A customer service phone number and email address provide alternative methods of getting assistance or completing an order, which could be helpful if the shopper is not comfortable completing the purchase online or has questions.

What Doesn’t Work
Lucky Brand leverages a few data points in the email: first name, carted product picture, and a link to the cart. While this information is helpful, the organization and layout are confusing. Shoppers may not remember what they carted, and the lack of product name, price, quantity and shipping costs makes this email seem more like a newsletter than an abandoned cart reminder.

In addition to being in all caps, the call-to-action of “CLICK HERE FOR MORE DETAILS” does not set the expectation that the shopper will either return to the product page or the cart, or re-enter the checkout process.

Providing the option to visit a nearby store could be helpful for some customers, but considering that the zip code is provided during checkout, a more effective method would be dynamically populating specific store information. If store information is not available, link to your store locator.

Overall, the email depends on too much copy. Many sections of the email attempt to tackle causes for abandonment, but the copy could be more succinct and presented in a more digestible format.


What Works
All hope is not lost if you do not have the technical capability to include cart data. Alloy may be able to populate cart data, but its two-part abandonment series is different from the other examples. The first message uses the friendly-reminder tone in its subject line: “You Left Some Things in Your Shopping Bag + Get FREE Shipping!” How nice of them. A polite reminder and a free shipping offer!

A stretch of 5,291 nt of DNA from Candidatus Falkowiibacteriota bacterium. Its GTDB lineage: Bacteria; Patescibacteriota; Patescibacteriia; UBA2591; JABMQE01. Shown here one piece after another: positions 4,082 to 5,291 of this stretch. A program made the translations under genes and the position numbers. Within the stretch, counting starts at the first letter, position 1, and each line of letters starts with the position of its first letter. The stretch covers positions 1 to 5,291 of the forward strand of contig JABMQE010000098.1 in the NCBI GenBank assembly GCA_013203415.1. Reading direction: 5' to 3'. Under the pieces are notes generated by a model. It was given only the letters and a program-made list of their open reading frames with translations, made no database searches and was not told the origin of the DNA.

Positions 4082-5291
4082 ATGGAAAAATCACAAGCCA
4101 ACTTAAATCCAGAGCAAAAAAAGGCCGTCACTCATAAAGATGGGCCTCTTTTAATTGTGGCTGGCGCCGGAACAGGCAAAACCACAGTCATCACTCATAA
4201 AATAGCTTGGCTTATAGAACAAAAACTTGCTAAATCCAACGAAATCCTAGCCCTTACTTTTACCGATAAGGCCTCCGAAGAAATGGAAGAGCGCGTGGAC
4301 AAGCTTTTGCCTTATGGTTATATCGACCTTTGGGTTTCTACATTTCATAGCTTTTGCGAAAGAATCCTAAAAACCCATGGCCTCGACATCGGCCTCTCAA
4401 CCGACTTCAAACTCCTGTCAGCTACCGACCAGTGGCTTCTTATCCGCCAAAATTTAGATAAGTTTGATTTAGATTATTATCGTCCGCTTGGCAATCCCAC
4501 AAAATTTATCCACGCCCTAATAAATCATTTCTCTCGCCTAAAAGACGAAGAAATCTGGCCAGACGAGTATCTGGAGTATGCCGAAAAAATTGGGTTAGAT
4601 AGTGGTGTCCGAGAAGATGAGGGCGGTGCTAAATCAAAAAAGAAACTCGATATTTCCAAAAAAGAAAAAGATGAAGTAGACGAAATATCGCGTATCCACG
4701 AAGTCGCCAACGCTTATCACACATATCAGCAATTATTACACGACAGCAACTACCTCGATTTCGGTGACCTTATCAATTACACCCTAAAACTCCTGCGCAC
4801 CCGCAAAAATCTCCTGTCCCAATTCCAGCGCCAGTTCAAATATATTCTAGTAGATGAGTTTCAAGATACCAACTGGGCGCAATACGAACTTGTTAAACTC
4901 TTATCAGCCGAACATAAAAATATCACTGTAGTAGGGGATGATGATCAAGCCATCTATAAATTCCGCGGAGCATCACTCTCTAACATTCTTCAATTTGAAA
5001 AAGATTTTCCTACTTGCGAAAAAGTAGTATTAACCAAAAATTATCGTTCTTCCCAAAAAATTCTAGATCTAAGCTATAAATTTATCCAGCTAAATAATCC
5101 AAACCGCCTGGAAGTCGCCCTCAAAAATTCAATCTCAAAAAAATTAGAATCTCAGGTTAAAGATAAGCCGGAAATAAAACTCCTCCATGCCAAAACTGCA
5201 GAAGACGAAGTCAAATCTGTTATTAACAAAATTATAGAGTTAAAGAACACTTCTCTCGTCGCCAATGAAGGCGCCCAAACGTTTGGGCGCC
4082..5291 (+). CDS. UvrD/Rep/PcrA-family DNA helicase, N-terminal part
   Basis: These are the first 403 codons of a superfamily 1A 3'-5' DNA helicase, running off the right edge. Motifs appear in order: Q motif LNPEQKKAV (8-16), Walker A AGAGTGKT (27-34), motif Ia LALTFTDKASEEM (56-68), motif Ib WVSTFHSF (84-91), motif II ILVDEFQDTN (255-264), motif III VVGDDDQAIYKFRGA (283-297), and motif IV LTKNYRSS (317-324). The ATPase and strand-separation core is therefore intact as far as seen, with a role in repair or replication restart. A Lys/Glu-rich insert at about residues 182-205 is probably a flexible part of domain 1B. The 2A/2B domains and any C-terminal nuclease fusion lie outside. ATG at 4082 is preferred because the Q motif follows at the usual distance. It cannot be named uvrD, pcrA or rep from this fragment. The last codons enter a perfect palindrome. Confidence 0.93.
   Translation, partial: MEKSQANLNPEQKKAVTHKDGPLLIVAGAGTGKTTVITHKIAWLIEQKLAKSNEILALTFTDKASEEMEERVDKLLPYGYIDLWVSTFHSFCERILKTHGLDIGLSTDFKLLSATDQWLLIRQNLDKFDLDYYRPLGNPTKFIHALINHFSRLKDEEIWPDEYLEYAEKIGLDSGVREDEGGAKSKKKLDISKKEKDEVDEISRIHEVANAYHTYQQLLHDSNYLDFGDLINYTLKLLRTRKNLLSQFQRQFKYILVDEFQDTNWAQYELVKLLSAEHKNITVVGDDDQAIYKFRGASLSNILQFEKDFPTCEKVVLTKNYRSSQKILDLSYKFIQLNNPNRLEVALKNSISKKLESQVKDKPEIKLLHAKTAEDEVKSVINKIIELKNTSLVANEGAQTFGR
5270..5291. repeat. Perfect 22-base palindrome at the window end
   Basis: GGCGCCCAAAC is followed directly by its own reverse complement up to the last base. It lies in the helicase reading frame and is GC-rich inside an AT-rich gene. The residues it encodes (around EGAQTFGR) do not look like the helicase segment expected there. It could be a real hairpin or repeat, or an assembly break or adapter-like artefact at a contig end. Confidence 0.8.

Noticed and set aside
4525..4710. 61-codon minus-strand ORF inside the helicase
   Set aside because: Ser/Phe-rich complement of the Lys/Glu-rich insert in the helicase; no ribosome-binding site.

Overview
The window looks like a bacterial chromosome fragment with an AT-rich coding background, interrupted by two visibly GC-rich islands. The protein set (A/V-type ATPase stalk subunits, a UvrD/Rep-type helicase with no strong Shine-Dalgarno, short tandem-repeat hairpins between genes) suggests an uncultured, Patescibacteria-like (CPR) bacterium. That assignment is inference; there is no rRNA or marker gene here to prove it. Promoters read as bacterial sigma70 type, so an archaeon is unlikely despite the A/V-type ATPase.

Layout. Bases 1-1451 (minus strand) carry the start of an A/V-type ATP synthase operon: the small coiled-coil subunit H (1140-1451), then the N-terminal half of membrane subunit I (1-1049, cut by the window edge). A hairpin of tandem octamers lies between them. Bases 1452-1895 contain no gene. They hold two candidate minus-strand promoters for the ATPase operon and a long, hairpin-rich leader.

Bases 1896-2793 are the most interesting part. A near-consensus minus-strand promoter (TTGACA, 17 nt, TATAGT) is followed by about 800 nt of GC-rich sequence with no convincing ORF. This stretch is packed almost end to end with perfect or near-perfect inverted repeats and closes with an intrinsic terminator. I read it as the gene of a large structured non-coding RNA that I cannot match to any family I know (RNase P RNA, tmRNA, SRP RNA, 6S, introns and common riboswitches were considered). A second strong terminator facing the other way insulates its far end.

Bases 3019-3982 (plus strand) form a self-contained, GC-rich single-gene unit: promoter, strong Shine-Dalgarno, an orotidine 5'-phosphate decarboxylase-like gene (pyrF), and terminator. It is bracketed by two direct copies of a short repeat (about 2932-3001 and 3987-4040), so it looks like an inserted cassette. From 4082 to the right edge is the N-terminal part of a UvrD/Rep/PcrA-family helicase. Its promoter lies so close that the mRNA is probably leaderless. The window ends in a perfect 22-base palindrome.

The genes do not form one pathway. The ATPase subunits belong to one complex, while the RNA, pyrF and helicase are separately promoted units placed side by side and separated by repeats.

The email creative is a soothing beach-like scene with a notice that my cart will expire “in a few days.” No sense of urgency. This approach can be effective if you expect your customers to have a negative reaction to an abandoned cart reminder.

In contrast, the second message shifts to a more urgent subject line of “Hurry, Your Shopping Bag Expires Soon!” The email creative uses a much bolder color palette and an all-caps “LAST CHANCE!” headline. The piercing stare of the model suggests that you’d better do something now or she might get angry. Who knows what she’s holding behind her back?

While some of the other examples used cart imagery to put the subscriber back in the shopping mindset, or copy to combat causes for abandonment, Alloy takes a more visual approach to remind the subscriber and reinforce urgency.

What Doesn’t Work
The two-part series could contain more data about the carted items. But some brands may have technical or resource limitations in this regard. If so, the approach used by Alloy is one to consider.

Additionally, the incentive of free shipping was offered in the first email. Using the first post-abandonment message as a reminder could be enough to gain the conversion without sacrificing your margin.

Jim Davidson ( is manager of marketing research for Bronto Software (